Bartenders Work the Bar
"I always call myself a bartender. I'm not in a lab mixing up spirits and syrups. I tend to think that the term "mixologist" refers more to the people who are always working on new cocktails to put on a bar's list. A bartender is someone who knows their spirits and cocktails but can also interact with their customers and make the bar feel like home. There are corporate mixologists that truly come up with cocktails for their brand in a more lab like setting, free of customers. When it comes down to it and you are at a bar I always recommend calling the person on the other side by their name. So much better than "barkeep", "Hey, you", a snap, or repeatedly hitting the bartop." —Hector Santa Cruz (Neat, Bow & Truss)
'Barricade technician' and 'Bittersmith'
"The term mixologist is hard because within the the industry—it's become a bit of a joke, always said with not just a touch of cynicism. But I need to remind myself regularly that when a guest says it, it's meant as a compliment. Ultimately, "mixology" is only a small part of what we do, and the term "bartender" successfully encompasses all of it, from the obvious mixing drinks and knowing about liquor, to knowledge of the food we make in our kitchen and how to serve you properly as a guest in our restaurants. I do, however, also like the terms "barricade technician" and "bittersmith"." —Dan Sabo (Five Leaves)
"I call myself a bartender. (I shudder to think what other people call me!) I do feel there is a need for a word for career bartenders. The term mixologist, in its purest sense, is meant to connote a beverage professional that is dedicated to the craft of bartending. Someone who understands the subtle nuances of mixing spirits, but is also quick with a joke and happy to pour a gin and tonic. Labels are labels. My opinion is I’m happy to call you by whatever term suits you. Just make sure that when you are behind the bar you’re focused on enhancing my experience first and foremost. You can make me the best cocktail in the world, but you have to have the full package. Leave the bitterness for cocktails, and keep a smile on your face and mine." — Laura Cullen (Clarke's)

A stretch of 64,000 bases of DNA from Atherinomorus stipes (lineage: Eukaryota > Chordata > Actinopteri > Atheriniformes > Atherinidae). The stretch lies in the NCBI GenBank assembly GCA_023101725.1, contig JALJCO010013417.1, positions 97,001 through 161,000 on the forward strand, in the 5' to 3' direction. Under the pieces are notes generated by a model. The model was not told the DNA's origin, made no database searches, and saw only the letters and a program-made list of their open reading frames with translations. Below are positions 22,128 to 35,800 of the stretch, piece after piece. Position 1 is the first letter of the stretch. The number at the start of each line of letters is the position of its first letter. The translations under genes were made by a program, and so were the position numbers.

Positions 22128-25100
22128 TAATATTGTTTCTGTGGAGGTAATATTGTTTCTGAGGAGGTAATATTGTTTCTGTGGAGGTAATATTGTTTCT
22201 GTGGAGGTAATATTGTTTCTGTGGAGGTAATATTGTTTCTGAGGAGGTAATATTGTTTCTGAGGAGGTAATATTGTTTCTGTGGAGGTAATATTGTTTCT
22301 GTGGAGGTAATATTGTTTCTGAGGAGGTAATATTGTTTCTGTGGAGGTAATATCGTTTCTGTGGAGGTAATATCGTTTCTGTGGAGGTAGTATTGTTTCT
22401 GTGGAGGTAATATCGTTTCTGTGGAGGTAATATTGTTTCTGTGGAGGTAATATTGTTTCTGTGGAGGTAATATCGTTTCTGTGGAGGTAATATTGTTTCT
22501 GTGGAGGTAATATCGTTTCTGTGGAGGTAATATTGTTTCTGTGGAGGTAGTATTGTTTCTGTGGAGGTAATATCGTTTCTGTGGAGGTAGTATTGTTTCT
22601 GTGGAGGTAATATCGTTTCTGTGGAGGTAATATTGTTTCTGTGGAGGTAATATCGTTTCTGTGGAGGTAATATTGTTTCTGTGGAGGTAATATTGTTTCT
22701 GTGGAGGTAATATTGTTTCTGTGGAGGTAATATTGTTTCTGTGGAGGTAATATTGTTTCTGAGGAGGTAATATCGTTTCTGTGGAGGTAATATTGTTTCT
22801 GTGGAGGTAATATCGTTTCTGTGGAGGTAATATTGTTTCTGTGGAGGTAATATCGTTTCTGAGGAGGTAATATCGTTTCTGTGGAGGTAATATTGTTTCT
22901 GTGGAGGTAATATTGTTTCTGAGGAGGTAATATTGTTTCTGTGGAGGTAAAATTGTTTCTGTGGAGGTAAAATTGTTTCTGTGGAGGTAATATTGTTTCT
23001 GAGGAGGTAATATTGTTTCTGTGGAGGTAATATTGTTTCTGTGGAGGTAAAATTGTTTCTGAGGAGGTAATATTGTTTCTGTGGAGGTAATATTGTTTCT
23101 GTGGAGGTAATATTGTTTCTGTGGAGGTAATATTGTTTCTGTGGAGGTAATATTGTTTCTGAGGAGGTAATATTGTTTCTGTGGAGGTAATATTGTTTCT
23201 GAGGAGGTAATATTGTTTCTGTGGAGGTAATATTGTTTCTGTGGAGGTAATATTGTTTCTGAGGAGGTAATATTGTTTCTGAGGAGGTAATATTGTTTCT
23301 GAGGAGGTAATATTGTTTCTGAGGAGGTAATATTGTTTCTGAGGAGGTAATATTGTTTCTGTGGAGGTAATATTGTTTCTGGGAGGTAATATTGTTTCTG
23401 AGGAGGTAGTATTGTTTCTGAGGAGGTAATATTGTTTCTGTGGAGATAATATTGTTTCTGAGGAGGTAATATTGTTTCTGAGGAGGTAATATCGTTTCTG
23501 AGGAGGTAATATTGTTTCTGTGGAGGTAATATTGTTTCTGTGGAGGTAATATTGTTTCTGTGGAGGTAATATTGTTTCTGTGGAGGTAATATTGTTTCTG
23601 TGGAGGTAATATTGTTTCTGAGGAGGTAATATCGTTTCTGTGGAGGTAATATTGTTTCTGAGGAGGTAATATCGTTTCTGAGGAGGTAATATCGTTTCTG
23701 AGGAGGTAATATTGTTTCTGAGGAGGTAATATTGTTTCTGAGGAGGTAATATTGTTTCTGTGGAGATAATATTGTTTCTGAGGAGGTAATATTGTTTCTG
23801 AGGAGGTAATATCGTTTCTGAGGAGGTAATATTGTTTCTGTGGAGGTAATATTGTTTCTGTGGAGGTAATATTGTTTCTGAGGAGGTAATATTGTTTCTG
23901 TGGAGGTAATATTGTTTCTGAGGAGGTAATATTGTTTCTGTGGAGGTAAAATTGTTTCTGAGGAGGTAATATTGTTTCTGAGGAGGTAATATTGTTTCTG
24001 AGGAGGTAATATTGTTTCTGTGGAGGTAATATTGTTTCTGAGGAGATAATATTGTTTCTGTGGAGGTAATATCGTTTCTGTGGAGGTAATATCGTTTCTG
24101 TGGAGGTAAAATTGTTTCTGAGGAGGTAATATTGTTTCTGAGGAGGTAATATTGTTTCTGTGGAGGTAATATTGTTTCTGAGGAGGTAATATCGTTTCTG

Drinks, or Drinks For People?
"I consider myself a bartender. I do mixology, but the way I see it, a mixologist makes drinks while a bartender makes drinks for people. Realistically, you can call me anything you want, just don't call me late to supper." —Mike Ryan (Sable)
"I will always call myself a bartender/bar man. My opnion is these labels change with time and media. Whatever you want to call me, you can—except an asshole—and I will be more then happy to pour you a cocktail." — Chris Hudnall (The Blacksmith Saloon)
I'm Down With 'Mixologist'
"I used to hate the term mixologist... I thought there was something pretentious about it. But now I choose to go for it, mainly to differentiate from the traditional draught-pouring pub bartenders. Mixologists need to be a bit more chef-like." — Jeff "Chewy" Chouinard (Lincoln Ristorante)
A Little Wary
"I call myself a bartender. Granted, I currently work in a beer and wine only spot but I've never considered myself a mixologist. I don't have anything against the term, there are very talented people who are deserving of the title—I'm just wary of those who call themselves a mixologist." —James Romer (Wirtshaus)
Passion, Not Labels
"I feel like a mixologist in what I'm trying to do behind the bar with cocktails and being inventive with my craft. I'd say to people that I'm just a humble bartender from Hawaii. I'd like the guests to leave thinking that they had a great time and enjoyed my company. I feel that no matter what label you give yourself you have to have passion for your craft, and enjoy what it is you're doing... otherwise, why bother." —Billy "Bonefish" Fannemel (Couloir Restaurant, Jackson Hole Mountain Resort)
"Gimme a f'ing break. I'm a bartender. Mixologists work at TGI Fridays." —Molly Prather (Little Dom's)
Still A Bartender
"I call myself a bartender. That's what I started as, that's what I continue to do. If you look back to Jerry Thomas, he was doing some cutting-edge cocktails and making his own bitters at the turn of the century and he was a "bartender". We're doing the same thing now, but we just have access to more tools, ingredients and fresh produce now a days." —Brian Means (Fifth Floor)